"For me, a painting should have three things: universality, clarity, and strength. Universality so that it may be understood by all men. Clarity and strength so that it may be aesthetically good."
In his early teen’s African-American artist Jacob Lawrence’s mother sent him to arts and crafts classes at Harlem’s Utopia Children's House “to keep him busy.” Little did she realize that it would keep him busy for the rest of his life as a chronicler of African-American life in the United States. As he said later in life "Most of my work depicts events from the many Harlems that exist throughout the United States. This is my genre. My surroundings. The people I know … the happiness, tragedies, and the sorrows of mankind … I am part of the Black community, so I am the Black community speaking."
Growing up in Harlem at the tail end of the Harlem Renaissance, an intellectual and artistic re-awakening by black Americans following the Great Migration in the early years of the 20th Century that saw millions of African-American’s move from the rural south to the urban north, this surge in the expression of African-American culture was a major influence in Lawrence’s work.
At the age of 23 Lawrence received national recognition for his Migration Series, a 60-panel set of narrative paintings, when it was shown at New York’s Museum of Modern Art. Influenced by Cubism in general and Matisse in particular his flattened shapes, opaque and highly saturated colors and repeating patterns that often have rhythms and breaks that reflect the syncopations of jazz are a hallmark of his work.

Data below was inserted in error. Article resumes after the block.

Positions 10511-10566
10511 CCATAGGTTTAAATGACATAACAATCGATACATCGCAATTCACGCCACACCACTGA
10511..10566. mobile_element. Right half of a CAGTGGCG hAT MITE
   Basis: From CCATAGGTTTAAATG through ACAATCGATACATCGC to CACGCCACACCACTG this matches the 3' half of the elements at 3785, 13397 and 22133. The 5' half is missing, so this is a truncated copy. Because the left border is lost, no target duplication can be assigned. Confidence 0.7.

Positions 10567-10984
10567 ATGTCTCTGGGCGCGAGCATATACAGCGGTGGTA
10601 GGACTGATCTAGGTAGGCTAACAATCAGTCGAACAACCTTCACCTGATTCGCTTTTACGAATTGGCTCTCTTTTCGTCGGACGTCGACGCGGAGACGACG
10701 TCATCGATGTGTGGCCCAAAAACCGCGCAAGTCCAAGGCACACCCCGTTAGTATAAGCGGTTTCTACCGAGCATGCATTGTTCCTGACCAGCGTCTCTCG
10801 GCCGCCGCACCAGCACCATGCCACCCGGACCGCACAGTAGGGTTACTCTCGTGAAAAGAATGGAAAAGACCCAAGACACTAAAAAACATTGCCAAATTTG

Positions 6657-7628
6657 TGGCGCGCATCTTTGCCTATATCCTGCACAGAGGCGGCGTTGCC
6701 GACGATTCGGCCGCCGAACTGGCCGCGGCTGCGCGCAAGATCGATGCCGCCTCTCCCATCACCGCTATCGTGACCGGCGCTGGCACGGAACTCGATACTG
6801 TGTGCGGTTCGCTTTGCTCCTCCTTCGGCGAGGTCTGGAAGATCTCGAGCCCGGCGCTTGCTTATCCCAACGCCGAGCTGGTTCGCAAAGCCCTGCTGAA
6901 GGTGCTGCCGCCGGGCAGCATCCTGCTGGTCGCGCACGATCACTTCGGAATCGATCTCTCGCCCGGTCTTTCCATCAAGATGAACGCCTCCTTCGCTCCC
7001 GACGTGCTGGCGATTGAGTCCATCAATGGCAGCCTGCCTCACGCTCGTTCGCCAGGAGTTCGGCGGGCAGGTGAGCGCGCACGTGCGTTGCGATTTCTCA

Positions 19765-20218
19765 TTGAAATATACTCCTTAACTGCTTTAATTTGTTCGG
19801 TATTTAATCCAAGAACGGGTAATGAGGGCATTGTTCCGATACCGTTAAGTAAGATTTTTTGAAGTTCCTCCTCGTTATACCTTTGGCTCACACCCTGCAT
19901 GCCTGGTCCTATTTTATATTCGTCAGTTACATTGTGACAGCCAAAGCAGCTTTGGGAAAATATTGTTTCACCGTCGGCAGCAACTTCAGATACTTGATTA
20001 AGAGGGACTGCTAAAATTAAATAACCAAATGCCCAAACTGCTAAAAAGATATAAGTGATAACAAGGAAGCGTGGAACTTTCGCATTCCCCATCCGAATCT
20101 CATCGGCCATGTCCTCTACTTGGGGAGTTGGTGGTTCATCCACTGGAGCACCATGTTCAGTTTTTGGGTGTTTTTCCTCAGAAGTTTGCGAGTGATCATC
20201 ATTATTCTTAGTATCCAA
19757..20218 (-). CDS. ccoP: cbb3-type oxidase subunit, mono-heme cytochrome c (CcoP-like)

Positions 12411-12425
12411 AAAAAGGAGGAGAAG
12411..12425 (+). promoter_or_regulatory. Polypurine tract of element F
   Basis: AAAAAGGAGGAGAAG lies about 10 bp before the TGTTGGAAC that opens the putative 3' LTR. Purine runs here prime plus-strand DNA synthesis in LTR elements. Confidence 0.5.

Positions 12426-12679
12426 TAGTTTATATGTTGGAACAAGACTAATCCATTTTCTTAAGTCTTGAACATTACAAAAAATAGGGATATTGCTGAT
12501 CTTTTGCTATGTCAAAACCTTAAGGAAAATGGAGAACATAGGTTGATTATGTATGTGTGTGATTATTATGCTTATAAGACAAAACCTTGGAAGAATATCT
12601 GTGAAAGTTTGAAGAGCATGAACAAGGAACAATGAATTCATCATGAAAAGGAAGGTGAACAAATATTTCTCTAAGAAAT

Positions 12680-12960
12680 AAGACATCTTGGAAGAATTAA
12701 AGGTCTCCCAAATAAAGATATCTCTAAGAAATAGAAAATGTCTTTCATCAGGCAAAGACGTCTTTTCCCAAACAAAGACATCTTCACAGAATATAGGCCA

The art critic Robert Hughes wrote in his book, "American Visions: The Epic History of Art in America" about the Migration Series, “He took on the task with a youthful earnestness that remains one of the most touching aspects of the final work, and goes beyond mere self-expression. As a result, you sense that something is speaking through Lawrence - a collectivity.”
Lawrence’s reputation as a significant American artist was consolidated a few years later by a solo exhibition at the Museum of Modern Art. Apart from his painting abilities Lawrence was also a skilled draftsman as his pen and ink drawings for University of Washington Press’ 1970 edition of Aesop's Fables attest.
But it is Lawrence’s experiences living within the African-American community that he attributed to having the greatest influence on his work. As he is reported to have said “In order to add something to their lives, [black families] decorated their tenements and their homes in all of these colors. I've been asked, is anyone in my family artistically inclined? I've always felt ashamed of my response and I always said no, not realizing that my artistic sensibility came from this ambiance.... It's only in retrospect that I realized I was surrounded by art. You'd walk Seventh Avenue and took in the windows and you'd see all these colors in the depths of the depression. All these colors.”
Twelve panels from Lawrence’s incomplete Struggle series are currently on show at Washington’s The Phillips Collection until the 9th of August.